Benjamin Olson

Adventurer
I'd like to single out npc/monster spellcasting as not only something that still makes things radically more difficult for me for the reasons others have outlined but also something that was the single most daunting thing about DMing for me period when I first DMed since I did it before I had actually played the game as a player and knew what any of the spells were. Spells are a system of rules so vast that designers of the game still sometimes have to look them up when they DM, and really you only learn them by experience. Just throwing a whole list of them of a monster stat-block is a burden on any DM and about the least beginner friendly thing you can do.
 

Spellcasting is #1, obviously not because it's intellectually difficult to understand, but it's hard to remember what spells any given monster has, even if you prep really well, and sometimes it's hard to remember what those spells do. More than once I've been about to have a monster cast a spell, when I realized it already had a concentration spell up, for example.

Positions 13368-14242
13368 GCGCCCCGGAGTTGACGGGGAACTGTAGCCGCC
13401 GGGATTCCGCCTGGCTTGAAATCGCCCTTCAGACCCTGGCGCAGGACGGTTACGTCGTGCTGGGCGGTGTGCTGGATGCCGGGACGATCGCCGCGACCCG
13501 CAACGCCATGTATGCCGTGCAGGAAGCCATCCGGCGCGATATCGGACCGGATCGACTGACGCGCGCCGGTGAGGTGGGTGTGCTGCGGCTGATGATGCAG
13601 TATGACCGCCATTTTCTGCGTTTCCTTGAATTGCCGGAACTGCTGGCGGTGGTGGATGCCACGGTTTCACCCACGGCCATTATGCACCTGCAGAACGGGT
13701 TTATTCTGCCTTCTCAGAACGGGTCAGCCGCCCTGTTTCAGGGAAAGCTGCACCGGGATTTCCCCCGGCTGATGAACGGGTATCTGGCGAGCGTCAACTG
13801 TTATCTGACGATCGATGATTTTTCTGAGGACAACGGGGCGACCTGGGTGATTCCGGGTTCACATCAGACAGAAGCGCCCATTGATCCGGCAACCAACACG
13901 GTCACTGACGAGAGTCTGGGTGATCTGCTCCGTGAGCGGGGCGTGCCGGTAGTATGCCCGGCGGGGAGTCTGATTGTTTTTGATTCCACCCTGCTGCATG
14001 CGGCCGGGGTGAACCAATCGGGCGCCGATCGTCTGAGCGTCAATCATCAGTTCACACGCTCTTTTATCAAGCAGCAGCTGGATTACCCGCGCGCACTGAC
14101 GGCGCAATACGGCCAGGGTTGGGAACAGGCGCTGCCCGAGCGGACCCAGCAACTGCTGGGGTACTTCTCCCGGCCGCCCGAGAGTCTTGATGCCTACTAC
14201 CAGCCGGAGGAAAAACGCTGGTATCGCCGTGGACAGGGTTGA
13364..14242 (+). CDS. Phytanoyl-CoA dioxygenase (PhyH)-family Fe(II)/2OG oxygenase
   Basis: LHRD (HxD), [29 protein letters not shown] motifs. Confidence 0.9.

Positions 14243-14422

Spellcasting for monsters in 5E is way too widespread. It needs to be cut down. I get that it was some sort of throwback "this isn't 4E" thing, but guess what? 4E did a better job here, 5E - learn from it. Some monsters having spells is fine, but too many have them in 5E, and they're too fiddly to use.

After that definitely reactions which only do something minor and defensive.

I mean, a monster can have a 20 intelligence, how much can I "cheat" to emulate that they're thinking 5 moves ahead even though I can't? A truly intelligent monster should have contingencies and plans particularly if they are forewarned and have had time to prep.

I think this is a misapprehension. Does an INT 20 PC have layers of contingencies and plans? Do really smart people IRL have layers of contingencies and plans? I say not to both. This is a weird trope. INT 20 does not automatically mean "Xanatos from Gargoyles". That's a personality AND intelligence thing. Not every smart monster will have great plans. Not every smart monster will be a tactical genius. I'm pretty sure Einstein might have screwed up big in a fight.

So the real answer is don't try to play them like that unless they're the rare sort who is like that (the Xanatoses of your world).